Growing up the way I did didn’t foster a great sense of morality. When you have a parent whose main objective in life is to see how much they can get from people, you are starting life aiming low. As a child I never knew that this was not the way things were supposed to be. I thought everyone was just like good ole mom; only looking out for themselves. To this day, I honestly believe that my mother did not have my best interests at heart growing up. I, like everyone else she encountered, was just a tool, a commodity to be used. I was another instrument in her plans for the confidence game she called life. I happened to be a rather useful tool, as my dad paid a monthly amount of money that was supposed to be helping pay for the things I needed.
I can remember when I was about 8 meeting a kid whose parents were together and had always been, and thinking that his family was weird. They had lived in the same place for longer than he had been alive. Both of his parents worked actual jobs. That’s not to say my mother didn’t work, she just never really worked. She would have a part time job so as to look like a semi-respectable member of the community. I mean she didn’t want to be seen as the gold digger that she really was.
I think that given the circumstances of how I was raised I have turned out pretty OK. Sure I’ve had my moments where my moral compass has been off, and I still have a duck and cover kind of response to some things, but all in all, I think I have become a well rounded and decent person. I don’t generally shy away from a challenge and I tend to take most things in stride. I would like to believe that as a whole I turned out alright, and have had a positive impact on the world around me. I try to be fair, I try not to take more than my share, I try to help out people when I can.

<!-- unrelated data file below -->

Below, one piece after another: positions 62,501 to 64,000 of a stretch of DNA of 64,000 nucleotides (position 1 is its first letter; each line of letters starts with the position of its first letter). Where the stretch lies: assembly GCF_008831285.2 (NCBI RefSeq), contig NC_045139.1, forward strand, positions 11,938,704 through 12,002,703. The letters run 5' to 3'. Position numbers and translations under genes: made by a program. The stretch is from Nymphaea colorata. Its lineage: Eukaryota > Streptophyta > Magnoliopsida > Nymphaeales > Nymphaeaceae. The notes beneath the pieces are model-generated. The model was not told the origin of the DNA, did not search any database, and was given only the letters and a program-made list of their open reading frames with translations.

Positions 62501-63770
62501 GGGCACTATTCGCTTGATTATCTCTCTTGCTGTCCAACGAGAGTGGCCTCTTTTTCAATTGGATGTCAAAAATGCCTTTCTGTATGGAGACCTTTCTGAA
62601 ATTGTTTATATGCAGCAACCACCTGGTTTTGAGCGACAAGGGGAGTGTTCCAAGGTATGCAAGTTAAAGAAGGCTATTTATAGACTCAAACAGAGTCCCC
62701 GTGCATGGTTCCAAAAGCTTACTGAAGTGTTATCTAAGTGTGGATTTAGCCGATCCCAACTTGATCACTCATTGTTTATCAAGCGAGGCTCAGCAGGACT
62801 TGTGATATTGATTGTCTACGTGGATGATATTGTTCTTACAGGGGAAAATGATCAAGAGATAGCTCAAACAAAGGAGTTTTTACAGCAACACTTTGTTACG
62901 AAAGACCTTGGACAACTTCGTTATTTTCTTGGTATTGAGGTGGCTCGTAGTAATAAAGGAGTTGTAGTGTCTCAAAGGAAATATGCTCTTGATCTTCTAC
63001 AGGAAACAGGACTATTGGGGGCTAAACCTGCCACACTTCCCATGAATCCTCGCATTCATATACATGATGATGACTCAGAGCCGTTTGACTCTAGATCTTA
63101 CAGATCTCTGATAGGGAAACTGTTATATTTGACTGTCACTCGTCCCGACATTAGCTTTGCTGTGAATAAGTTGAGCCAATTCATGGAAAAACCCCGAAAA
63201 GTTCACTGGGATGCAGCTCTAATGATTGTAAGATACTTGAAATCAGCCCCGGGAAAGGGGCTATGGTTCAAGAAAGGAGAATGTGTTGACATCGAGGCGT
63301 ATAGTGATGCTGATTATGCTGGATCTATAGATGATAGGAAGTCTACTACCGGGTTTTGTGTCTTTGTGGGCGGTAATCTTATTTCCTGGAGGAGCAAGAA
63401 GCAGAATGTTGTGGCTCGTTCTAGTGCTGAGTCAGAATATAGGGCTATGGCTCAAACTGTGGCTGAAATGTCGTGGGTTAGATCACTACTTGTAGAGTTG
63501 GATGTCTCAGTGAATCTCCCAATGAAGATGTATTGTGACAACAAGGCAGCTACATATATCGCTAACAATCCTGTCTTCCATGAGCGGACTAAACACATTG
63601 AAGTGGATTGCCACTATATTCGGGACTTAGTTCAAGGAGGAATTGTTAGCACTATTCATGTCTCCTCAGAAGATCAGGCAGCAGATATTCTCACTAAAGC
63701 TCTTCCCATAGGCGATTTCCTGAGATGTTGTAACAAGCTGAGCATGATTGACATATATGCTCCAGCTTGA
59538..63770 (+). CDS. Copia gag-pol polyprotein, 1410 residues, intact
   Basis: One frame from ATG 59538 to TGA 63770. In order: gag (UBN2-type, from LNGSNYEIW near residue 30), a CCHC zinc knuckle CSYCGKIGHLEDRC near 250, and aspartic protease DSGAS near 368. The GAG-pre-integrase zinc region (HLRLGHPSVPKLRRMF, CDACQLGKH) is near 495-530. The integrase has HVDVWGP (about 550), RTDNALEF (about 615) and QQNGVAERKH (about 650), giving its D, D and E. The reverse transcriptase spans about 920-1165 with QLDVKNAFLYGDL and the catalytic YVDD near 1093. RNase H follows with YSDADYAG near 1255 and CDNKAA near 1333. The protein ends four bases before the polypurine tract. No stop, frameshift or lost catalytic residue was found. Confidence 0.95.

I honestly feel that how I was raised has a lot to do with my views on religion. I lived in a lot of places where kids shouldn’t live, I had more “dads” than any kid should ever have. I saw a lot of the dark and seedy things that young, impressionable children should never be exposed to.
I saw people who gave 10% or more of their earnings to their church, when I was living right next door and could have benefitted from that money far more than the institution that they were giving it to. I can’t count the number of nights that I went to bed hungry, or cold, or lonely or scared. On more than one occasion I can remember thinking that if there was a god, why was he making me live like this. All those times I went to bed with a sense of fear or hopelessness seemed to strengthen my belief that there was no real purpose for life, there was no great and benevolent creator looking out for us; because if he was out there and he let me go to bed with too little food, or not enough money to have heat, or whatever, then he was a cruel and heartless creator ans I had no need of him. If this was the truth I would rather believe that there was no great power looking down on us, rather than one who, like a kid with a magnifying glass aimed at an ant hill, would sit back and watch us suffer. Don’t get me wrong, I looked into several “flavors of religion” as a young person, and always came to the same conclusion.